After a week of cross referencing my old Arban book from high school with the new 2013 edition to find the right pages, I decided to sit down and create a reference table. I thought it would be useful resource for teachers working with students using the new edition who, like me, have most of the old page references memorized. A preview of the reference table appears below and you can download a free PDF copy by clicking on this link: Arban Page Numbers.
It’s been two years since I have been able to contribute to this blog, but I’ve had a good excuse: I published two books, about which I’ll write more soon. In the meantime, here are all of the videos from a concert presented by Newberry’s Victorian Cornet Band on July 12, 2014 after we recorded our first CD, which will be released soon (pending funding for post-production). The videos are posted in concert order; a copy of the concert program listing all of the repertoire and band members (on the second page) is available here: NVCB Concert Program 7-12-14. Enjoy!
In working on the final manuscript for A Dictionary for the Modern Trumpet Player (Scarecrow Press), I came across some terrific YouTube videos of the great Rafael Mendez that I wanted to capture here and share in an organized format. The big find is the complete film (in four parts) that Mendez made for the Mills Picture Corporation’s educational series, Concerts on Film, in 1956. The four parts are embedded below in the original sequence. The second installment begins with a brief overview of trumpet history where Mendez shows off the cornet he played as a boy growing up in Mexico. Be sure not to miss Mendez performing the Mexican Hat Dance – all in one breath, for 36 seconds! – at the end of the third installment.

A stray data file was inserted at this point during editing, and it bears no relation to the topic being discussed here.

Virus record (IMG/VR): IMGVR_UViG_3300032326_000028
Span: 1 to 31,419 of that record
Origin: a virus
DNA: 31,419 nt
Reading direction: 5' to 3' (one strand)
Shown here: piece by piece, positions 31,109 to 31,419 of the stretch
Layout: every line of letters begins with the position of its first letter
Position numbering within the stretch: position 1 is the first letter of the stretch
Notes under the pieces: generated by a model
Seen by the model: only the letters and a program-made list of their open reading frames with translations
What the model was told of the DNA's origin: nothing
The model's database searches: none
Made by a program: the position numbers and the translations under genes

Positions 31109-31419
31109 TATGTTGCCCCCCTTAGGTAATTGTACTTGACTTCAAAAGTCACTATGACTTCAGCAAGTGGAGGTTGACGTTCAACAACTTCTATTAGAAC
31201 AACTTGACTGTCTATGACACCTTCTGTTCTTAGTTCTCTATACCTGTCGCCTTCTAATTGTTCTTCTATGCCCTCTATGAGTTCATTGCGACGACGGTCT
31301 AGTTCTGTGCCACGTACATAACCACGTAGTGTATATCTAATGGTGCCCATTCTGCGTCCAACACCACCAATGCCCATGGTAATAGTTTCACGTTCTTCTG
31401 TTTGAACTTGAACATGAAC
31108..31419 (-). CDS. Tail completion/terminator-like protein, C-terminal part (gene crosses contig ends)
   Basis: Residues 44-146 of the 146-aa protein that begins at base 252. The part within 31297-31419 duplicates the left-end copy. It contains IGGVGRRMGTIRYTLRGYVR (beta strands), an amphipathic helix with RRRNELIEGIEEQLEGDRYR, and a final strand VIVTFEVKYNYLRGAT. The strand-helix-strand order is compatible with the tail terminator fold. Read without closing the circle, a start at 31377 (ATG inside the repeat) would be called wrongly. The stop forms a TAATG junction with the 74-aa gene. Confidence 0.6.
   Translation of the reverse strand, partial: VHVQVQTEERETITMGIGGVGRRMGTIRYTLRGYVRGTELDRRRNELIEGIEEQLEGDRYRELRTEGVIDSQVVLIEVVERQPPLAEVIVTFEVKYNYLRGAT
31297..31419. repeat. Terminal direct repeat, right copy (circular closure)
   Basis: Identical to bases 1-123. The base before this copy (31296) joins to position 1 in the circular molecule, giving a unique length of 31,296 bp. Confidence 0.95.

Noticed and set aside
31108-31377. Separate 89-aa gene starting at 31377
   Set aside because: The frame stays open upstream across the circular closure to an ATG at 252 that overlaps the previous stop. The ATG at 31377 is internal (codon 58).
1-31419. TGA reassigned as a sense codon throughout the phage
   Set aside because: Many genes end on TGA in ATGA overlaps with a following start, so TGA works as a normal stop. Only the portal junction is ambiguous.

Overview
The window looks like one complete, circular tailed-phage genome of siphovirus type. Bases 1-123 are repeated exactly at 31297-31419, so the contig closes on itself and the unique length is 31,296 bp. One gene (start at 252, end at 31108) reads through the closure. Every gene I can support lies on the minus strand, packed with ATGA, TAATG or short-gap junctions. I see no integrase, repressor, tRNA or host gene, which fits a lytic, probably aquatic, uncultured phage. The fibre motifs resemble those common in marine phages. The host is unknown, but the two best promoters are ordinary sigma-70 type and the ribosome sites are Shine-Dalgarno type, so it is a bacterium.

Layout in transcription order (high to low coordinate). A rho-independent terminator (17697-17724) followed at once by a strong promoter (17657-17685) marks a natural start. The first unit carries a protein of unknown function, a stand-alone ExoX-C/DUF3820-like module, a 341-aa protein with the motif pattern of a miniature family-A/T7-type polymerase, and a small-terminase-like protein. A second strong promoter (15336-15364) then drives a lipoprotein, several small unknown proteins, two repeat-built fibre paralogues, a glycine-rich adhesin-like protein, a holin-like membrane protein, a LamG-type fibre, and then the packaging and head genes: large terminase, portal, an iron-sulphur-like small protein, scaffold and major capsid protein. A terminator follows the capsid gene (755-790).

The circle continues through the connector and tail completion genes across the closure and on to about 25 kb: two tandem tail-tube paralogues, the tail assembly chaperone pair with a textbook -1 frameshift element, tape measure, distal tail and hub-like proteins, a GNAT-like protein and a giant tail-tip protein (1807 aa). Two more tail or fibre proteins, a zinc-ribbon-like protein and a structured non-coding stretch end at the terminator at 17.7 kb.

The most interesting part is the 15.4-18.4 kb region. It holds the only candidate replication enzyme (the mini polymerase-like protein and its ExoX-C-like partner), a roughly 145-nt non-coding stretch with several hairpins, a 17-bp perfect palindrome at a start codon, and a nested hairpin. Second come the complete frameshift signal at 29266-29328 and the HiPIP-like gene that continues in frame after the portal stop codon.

According to the biography, Magnificent Mendez, by Jane Hickman and Del Lyren (Summit Records, 2005 second edition, p. 50), the 16 mm films were intended for high schools, universities, and public libraries as a way to showcase the great musicians of the twentieth century. It was an honor for Mendez to be chosen for the film on the trumpet because the musicians featured in other films were violinist Jascha Heiftetz, pianist Arthur Rubenstein, and guitarist Andres Segovia as well as cellists Pablo Casals and Gregor Piatigorsky. Mendez considered the film to be one of the highlights of his career.
Here are a few more Mendez clips. First up is a brief performance of the fast section of Mendez’s Samba Gitana from the Milton Berle Show in 1951 (check out his dance moves half way through), followed by a clip of his performance of “The Girl From Chihuahua” from the 1946 movie, Holiday in Mexico (starting with a fabulous cadenza). Finally, it’s a soulful performance of “El Gitano” from the 1958 film, Cowboy. Enjoy!